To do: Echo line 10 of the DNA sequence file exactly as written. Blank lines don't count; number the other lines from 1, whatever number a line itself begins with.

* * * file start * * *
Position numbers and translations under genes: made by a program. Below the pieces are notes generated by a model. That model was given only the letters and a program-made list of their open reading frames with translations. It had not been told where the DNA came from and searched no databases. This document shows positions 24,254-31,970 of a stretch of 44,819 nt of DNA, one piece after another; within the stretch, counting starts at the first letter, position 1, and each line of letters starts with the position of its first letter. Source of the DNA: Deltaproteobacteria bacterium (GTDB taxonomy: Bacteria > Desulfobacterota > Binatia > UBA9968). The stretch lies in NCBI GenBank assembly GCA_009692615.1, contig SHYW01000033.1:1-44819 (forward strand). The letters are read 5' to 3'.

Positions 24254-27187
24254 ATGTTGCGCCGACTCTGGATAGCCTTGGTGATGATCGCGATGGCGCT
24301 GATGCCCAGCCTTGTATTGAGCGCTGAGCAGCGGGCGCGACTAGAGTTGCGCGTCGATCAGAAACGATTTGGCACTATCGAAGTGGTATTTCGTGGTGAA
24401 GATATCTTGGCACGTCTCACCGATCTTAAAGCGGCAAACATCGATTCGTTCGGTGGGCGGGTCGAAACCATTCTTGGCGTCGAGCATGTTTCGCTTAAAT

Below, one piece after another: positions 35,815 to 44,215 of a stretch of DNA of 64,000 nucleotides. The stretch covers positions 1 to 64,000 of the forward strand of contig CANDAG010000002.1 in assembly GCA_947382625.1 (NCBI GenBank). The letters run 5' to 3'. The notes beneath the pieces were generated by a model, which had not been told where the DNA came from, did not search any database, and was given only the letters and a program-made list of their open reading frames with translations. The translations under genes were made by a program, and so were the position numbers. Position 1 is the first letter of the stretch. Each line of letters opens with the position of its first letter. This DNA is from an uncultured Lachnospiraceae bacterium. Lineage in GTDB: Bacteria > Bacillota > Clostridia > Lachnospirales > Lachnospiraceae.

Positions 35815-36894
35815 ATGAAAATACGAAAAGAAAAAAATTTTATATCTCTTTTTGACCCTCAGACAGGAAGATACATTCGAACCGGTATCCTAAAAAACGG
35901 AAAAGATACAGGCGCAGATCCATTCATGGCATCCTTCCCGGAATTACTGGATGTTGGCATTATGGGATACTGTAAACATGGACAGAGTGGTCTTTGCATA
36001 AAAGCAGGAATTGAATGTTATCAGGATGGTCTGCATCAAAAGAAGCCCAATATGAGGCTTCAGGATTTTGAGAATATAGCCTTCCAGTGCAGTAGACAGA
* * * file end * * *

36001 AAAGCAGGAATTGAATGTTATCAGGATGGTCTGCATCAAAAGAAGCCCAATATGAGGCTTCAGGATTTTGAGAATATAGCCTTCCAGTGCAGTAGACAGA